Blaine students engineer theory into real-world products

9:55 AM, Mar 15, 2012   |    comments
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BLAINE, Minn. - A corner of Blaine High School looks like a science lab run amok, with wires, generators, PVC piping and imagination going wild.

Work tables are surrounded by students who are putting the finishing touches on their inventions.  The students are all enrolled in The Center for Engineering, Math and Science, CEMS, which is Blaine's "school within a school".

"Students who choose to be in the program are committing to taking four years of math, four years of science, four years of engineering,"  Director Lori Dykstra explains. 

It's a rigorous program staff have designed to build on a base of knowledge that grows year after year.  In their senior year, students are expected to take that knowledge and turn it into a real-world product.

"Their charge has been to either improve a product or design a new product they think would be serving some need a family has," said Dykstra.

"I never really thought I could design something new," said senior Steven Zingshein.  "It's really fun and I've absolutely amazed myself"

Zingshein is holding a self-cooling canteen he and his teammates designed.  Another team is working on linear electromatic acceleration, a process they believe could be used as cargo transport someday.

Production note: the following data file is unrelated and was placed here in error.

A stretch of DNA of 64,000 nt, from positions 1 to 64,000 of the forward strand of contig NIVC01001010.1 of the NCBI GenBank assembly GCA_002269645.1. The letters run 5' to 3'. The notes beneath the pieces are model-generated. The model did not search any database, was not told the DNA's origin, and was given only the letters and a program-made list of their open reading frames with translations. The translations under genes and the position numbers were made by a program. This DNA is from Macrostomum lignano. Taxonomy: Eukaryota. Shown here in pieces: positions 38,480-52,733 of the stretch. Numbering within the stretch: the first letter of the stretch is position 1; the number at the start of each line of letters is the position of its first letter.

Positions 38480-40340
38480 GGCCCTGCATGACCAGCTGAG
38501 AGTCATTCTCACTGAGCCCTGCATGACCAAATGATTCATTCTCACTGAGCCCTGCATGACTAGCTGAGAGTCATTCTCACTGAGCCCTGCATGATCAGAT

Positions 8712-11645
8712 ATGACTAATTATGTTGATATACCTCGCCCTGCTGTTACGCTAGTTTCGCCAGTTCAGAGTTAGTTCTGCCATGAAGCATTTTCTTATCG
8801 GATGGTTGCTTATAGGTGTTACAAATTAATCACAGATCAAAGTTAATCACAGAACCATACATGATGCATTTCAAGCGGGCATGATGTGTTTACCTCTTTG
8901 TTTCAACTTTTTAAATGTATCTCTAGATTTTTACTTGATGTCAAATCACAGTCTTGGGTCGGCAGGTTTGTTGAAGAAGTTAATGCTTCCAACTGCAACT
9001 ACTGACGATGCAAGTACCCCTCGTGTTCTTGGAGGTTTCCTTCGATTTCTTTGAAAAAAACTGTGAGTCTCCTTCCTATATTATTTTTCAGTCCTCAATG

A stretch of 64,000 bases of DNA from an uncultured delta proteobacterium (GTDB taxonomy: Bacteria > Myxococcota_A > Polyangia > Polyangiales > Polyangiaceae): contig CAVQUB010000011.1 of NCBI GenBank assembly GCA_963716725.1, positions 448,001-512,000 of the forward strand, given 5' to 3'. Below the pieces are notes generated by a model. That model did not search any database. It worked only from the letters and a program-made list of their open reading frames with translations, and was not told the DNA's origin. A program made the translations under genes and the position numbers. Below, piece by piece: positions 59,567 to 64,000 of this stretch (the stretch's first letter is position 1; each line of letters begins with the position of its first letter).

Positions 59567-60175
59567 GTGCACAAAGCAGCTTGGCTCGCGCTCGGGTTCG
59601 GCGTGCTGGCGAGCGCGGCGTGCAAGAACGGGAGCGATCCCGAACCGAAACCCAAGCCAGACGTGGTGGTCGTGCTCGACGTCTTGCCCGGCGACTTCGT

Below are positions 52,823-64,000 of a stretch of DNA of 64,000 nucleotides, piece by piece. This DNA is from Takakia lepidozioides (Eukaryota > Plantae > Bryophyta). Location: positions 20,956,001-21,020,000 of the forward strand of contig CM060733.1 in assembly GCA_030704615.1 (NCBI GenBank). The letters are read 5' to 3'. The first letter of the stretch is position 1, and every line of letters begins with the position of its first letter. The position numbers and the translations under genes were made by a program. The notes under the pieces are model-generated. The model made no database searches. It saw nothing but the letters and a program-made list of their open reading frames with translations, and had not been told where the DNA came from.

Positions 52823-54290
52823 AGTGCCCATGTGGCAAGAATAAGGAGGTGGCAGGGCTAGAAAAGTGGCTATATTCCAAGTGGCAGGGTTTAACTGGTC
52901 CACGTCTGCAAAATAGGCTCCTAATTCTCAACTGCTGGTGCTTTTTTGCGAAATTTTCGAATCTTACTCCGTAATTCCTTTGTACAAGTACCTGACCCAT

There's a heated shovel, a device to charge electronics on the go and an electronic cookbook.  Still another team is putting the finishing touches on a GPS device to track lost articles, such as a cell phone.

Senior Nikki Nelson, whose team had to study for a ham radio license to use the technology their GPS requires, sees how her four years at Blaine paved the way for this project.

"We started in introduction to engineering, and that helped us learn things like this case," said Nelson, holding up the housing for the device.  "Digital electronics, which is a class I took in 10th grade year, helped us with the the GPS, circuits and stuff like that."

Each team also had help from an outside mentor, a member of the community the students either contacted themselves, or who was contacted by the school to guide the students over the months it has taken to turn their ideas into actual prototypes.

"People in the community just so want to be involved," said Dykstra.  "I don't think I've been told no yet when I've approached somebody.

The CEMS research project is more than a chance to show off a base of knowledge.  Students learn a bit about economics as they have to stay within a $500 budget.  They also learn how to work in teams that will be together from the spring of their junior year until more than halfway through their senior year.

Students take a turn at public speaking when they present their projects to school staff, parents and their mentors at an event that also gives them a hard deadline to complete their work.

For Dykstra, it's not only fun to see what students come up with, it's validation of a four-year program that takes classroom concepts and turns them into real-world application.

"Probably for the me biggest piece is just seeing them take all the knowledge that they've learned and apply it in a practical sense," said Dykstra.  "They see that knowledge that we've been teaching them all come together in this product.  It's just an amazing thing."

(Copyright 2012 by KARE. All rights reserved.)

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